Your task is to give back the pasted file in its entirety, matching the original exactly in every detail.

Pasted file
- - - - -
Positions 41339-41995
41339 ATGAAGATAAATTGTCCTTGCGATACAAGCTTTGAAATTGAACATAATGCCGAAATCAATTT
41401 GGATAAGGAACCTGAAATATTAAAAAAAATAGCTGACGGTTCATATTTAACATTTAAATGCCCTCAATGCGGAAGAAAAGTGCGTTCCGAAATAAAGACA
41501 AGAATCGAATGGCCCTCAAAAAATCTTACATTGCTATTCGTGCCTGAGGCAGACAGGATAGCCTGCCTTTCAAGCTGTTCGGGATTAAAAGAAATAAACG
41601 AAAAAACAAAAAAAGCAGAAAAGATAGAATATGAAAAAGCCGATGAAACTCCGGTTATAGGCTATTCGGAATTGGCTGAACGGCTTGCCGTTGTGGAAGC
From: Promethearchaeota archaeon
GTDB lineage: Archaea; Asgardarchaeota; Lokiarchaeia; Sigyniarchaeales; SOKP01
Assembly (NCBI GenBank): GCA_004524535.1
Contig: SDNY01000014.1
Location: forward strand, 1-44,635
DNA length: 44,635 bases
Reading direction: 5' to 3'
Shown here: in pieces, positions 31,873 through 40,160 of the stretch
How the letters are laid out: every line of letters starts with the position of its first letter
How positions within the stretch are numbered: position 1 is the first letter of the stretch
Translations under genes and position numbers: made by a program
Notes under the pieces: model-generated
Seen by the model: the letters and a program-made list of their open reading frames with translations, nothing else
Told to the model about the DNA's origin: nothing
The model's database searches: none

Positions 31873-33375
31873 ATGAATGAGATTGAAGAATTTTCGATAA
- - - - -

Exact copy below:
Positions 41339-41995
41339 ATGAAGATAAATTGTCCTTGCGATACAAGCTTTGAAATTGAACATAATGCCGAAATCAATTT
41401 GGATAAGGAACCTGAAATATTAAAAAAAATAGCTGACGGTTCATATTTAACATTTAAATGCCCTCAATGCGGAAGAAAAGTGCGTTCCGAAATAAAGACA
41501 AGAATCGAATGGCCCTCAAAAAATCTTACATTGCTATTCGTGCCTGAGGCAGACAGGATAGCCTGCCTTTCAAGCTGTTCGGGATTAAAAGAAATAAACG
41601 AAAAAACAAAAAAAGCAGAAAAGATAGAATATGAAAAAGCCGATGAAACTCCGGTTATAGGCTATTCGGAATTGGCTGAACGGCTTGCCGTTGTGGAAGC
From: Promethearchaeota archaeon
GTDB lineage: Archaea; Asgardarchaeota; Lokiarchaeia; Sigyniarchaeales; SOKP01
Assembly (NCBI GenBank): GCA_004524535.1
Contig: SDNY01000014.1
Location: forward strand, 1-44,635
DNA length: 44,635 bases
Reading direction: 5' to 3'
Shown here: in pieces, positions 31,873 through 40,160 of the stretch
How the letters are laid out: every line of letters starts with the position of its first letter
How positions within the stretch are numbered: position 1 is the first letter of the stretch
Translations under genes and position numbers: made by a program
Notes under the pieces: model-generated
Seen by the model: the letters and a program-made list of their open reading frames with translations, nothing else
Told to the model about the DNA's origin: nothing
The model's database searches: none

Positions 31873-33375
31873 ATGAATGAGATTGAAGAATTTTCGATAA